Voluntary Assisted Dying (VAD) refers to the assistance provided by a healthcare practitioner to a person to end their life voluntarily. The word 'voluntary' highlights that this practice is the person's own choice and that they must have decision-making capacity. 

Until recently, it was unlawful to assist another person to end their life. Today, voluntary assisted dying legislation has been passed in all Australian states (but not yet in the territories) that allow healthcare practitioners to assist a terminally ill person in ending their life in limited circumstances and subject to completing a prescribed process. 

Victoria, Western Australia, South Australia, Tasmania, Queensland and New South Wales have passed VAD laws. In all states except NSW, these VAD laws are currently operating. In NSW, its VAD law comes into effect in November 2023. These laws significantly impact the Australian healthcare industry and raise complex questions about how healthcare practitioners view their role in the journey of the terminally ill patient. clinical implementation and their interplay with overlapping legislation.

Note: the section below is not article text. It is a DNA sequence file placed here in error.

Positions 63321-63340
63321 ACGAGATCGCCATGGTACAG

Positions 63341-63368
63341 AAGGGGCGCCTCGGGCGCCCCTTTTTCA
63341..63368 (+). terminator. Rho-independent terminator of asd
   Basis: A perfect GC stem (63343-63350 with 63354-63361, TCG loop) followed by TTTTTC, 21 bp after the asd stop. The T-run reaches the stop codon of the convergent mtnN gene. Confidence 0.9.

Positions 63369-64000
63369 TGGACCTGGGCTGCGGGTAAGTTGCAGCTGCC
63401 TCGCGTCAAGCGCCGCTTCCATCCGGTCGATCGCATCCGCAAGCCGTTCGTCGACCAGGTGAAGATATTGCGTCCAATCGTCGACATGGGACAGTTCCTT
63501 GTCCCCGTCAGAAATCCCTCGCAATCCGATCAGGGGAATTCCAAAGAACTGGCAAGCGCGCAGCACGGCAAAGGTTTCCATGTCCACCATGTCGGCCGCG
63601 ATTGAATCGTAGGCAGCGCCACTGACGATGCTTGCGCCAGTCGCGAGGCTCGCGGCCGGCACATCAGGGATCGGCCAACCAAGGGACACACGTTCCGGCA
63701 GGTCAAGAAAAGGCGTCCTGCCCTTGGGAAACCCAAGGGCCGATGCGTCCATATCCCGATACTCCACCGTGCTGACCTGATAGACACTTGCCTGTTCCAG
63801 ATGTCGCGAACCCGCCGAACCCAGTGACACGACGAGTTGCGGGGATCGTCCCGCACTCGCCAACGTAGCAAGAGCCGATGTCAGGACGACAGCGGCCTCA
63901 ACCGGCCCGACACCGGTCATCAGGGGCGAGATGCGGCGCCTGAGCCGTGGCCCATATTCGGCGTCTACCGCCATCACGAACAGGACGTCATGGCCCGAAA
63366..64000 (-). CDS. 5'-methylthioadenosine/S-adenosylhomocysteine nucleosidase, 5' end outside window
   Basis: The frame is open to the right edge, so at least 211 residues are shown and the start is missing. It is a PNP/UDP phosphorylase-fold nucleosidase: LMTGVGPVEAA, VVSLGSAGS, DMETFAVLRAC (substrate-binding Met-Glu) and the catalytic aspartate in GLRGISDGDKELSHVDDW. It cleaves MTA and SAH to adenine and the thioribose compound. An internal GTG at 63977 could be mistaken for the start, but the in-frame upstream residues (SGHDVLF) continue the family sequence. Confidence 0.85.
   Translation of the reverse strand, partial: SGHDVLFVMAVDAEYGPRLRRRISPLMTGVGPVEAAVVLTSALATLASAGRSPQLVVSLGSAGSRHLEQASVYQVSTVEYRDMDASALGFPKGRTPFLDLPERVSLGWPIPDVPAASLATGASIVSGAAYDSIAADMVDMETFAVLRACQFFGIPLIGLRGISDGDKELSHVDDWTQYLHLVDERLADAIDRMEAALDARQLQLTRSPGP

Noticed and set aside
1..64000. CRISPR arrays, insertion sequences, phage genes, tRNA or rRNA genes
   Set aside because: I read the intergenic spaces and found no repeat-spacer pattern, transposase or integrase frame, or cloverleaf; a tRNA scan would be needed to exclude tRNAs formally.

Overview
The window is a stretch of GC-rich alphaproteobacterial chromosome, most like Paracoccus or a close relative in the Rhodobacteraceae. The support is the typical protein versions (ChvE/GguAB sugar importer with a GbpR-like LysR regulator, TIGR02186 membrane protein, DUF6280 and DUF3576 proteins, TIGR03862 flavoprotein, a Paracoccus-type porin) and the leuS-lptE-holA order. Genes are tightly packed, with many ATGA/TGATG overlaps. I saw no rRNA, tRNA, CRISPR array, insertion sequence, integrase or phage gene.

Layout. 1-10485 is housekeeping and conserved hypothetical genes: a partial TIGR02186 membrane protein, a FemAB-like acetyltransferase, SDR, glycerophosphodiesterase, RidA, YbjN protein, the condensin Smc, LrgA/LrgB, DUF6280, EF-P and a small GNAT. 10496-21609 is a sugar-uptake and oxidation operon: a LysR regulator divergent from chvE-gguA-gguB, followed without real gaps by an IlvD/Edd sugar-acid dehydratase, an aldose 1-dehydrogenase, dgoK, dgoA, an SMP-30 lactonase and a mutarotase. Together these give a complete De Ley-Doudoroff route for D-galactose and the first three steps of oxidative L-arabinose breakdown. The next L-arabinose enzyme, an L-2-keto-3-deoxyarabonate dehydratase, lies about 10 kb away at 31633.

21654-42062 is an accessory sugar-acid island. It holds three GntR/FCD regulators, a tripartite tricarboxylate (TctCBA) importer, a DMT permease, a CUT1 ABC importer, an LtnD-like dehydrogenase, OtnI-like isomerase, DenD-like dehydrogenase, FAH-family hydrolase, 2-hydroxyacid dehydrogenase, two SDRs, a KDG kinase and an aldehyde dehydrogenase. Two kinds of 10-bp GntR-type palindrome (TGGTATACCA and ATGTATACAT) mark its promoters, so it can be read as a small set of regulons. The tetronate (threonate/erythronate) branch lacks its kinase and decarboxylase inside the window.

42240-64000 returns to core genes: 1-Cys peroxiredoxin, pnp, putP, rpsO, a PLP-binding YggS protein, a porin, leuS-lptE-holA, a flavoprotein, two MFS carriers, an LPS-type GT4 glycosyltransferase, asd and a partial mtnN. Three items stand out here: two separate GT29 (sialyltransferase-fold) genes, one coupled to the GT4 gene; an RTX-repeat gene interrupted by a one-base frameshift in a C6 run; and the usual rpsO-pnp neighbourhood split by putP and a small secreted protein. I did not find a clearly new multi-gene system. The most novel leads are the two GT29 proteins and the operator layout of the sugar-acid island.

However, there are important limitations to VAD laws. First, it remains unlawful in the ACT and NT to engage in VAD. It will also continue to be unlawful in NSW, until their VAD laws come into effect in November 2023. Second, Commonwealth laws prohibit the use of an electronic carriage device (phone, internet etc) for assisting someone to die. The effect of these laws is that voluntary assisted dying services cannot be provided by any means other than face-to-face interactions. This imposes limitations on access to VAD for many people, especially those in rural and remote communities. MIPS members providing voluntary assisted dying are covered for this healthcare in the same way as other healthcare. 

Self-reflection questionnaire